Abbey NorthcuttJuly 14, 2020
Abbey is a nonbinary (pronouns: they/them) web developer currently working on entertainment industry software at Intercard, Inc., where I specialize in Angular and .NET Core. I’m currently living in St. Louis with my fiancé, and fellow Truman graduate, Andrew Peake. I’ve held a variety of very odd jobs since graduating, including a telephone operator, legal assistant, and (very briefly) author wrangler. I was fortunate enough to land my current position after graduating from the LaunchCode Codergirl program. I can usually be found shaking my fist at 500 errors, stir-frying anything I can get my hands on, and doing impressions of my cats as dispossessed Victorian orphans.
What year did you graduate and what was your concentration?
I graduated in 2015, with a concentration in Mass Communication/Journalism.
What extra-/co-curricular activities did you do?
I worked with the Truman Media Network as Assistant Editor for Detours, Truman’s travel magazine. I also wrote semi-frequent articles – I had an absolute blast driving around to remote spots in the tri-state area and writing about them.
I was also an SA for Blanton-Nason-Brewer Hall my junior year, wrangling a bunch of delightful med students.
Did you go to grad school? If so, where? Was it immediately after you left Truman or did you wait? Why?
I didn’t end up going to grad school, mostly for love. My partner was already in St. Louis, and I wanted to follow him as soon as possible to find work and housing.
What was your first job after graduation?
Like many fresh out of college 20-somethings, I ended up in customer service! I was a Visitor Services Representative for the Saint Louis Science Center. I handed out a lot of maps, answered a lot of phones, and made people very angry about parking fees.
What work do you do/What are you doing now?
I switched career tracks pretty dramatically and now I’m a web developer. I maintain a few web applications at Intercard, Inc., such as a party planner and an online storefront.
How has your Liberal Arts/COMM education helped you?
I frequently find that I’m the most natural communicator on my coding team, which is a big deal when you’re dealing with clients and upper management. I end up writing all of our group emails when we want to express something specifically and professionally, and I have a liberal arts education to thank for it.
Which class did you dislike at the time you took it, but now you’re grateful you took it?
Publication Design and Layout drove me up the wall with how exacting it was, but it turns out that having a good eye for design and understanding the principles of it is pretty useful for a developer when working with CSS. InDesign is my go-to for making mockups now – thanks, Professor Krause!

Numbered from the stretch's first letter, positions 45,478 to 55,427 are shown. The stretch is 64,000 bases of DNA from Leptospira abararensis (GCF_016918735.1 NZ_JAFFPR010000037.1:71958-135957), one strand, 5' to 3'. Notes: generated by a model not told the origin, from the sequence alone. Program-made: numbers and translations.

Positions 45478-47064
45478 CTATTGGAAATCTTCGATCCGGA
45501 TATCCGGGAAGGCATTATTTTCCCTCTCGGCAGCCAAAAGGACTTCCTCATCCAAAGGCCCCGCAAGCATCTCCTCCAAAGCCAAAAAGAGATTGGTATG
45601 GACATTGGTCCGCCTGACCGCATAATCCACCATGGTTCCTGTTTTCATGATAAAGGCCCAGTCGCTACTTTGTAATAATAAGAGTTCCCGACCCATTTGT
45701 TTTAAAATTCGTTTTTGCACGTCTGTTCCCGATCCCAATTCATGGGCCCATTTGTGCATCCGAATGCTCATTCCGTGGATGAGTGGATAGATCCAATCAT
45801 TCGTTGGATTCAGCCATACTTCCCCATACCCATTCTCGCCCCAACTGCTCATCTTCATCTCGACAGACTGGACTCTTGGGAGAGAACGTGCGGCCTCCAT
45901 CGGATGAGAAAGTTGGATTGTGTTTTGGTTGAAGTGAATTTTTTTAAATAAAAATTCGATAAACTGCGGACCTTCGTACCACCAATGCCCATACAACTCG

What was your greatest accomplishment at Truman?
Honestly, I’d say it was graduating at all. I had a lot of personal challenges during that time – getting out of a long-time abusive relationship, coming to terms with my sexuality and gender identity, and being diagnosed with Crohn’s Disease all in my junior year. My fellow classmates and friends really helped me through that time, and I actually ended up graduating early. I think that’s a bit of a miracle.
Why is Truman a good place for a student to study?
It’s been said before, but the price point is hard to beat. You can study without having a huge financial burden hanging over your head. I think it also encourages folks to really study what they have a passion for, instead of trying to aim for something that’s going to erase their debt.
What would you say a COMM student should absolutely do while at Truman?
Join TMN, you won’t regret it. You’ll make a lot of close friendships there that will be forged in the fire of journalism, and it provides fantastic experience for work-world communication. It’s got the most fun meetings I’ve been to since, and I got to brag forever to anyone who would listen that I was on the radio.
What advice would you give someone who wants to go into the same line of work as you?
Since I didn’t end up in a communication role, I’d say that even if you do the same, your COMM skills will be of great help to you. Managers of all stripes appreciate a well spoken employee who can organize their thoughts during meetings and connect well to others on their team. I’m the go-to person on the web development team for giving presentations and drafting important emails for this very reason!
What do you miss most about campus/Kirksville?
Being able to go anywhere in town in about ten minutes – at maximum.
What tag line would you create for the COMM department at Truman?
“They put us so far away because we’re too powerful.” (Editor’s note: Makes sense to us.)
If you could come back to Truman and teach a class for a semester, what would be its title and what would it be about?
I would come back and resurrect my ill-fated JINS course, Women in Video Games. I was so bummed out when that class fell through, and the subject matter would have been fascinating to learn about. I would happily chatter all day about dating sims and social penetration theory to my poor students.
What did we not ask that you think is important for people to know?
Value those free resources you have while you can. I still find myself pining for Pickler and all of those nice spaces just to hang out or have a get-together.
If you want to take a look at Abbey’s work, they maintain Shindigger and Web Sales, two web applications that can be seen on the websites for Billy Beez Entertainment, Hinkle Family Fun Center, and Nascar Arcades.
If you would like to learn more of Abbey’s story, you can follow them on LinkedIn.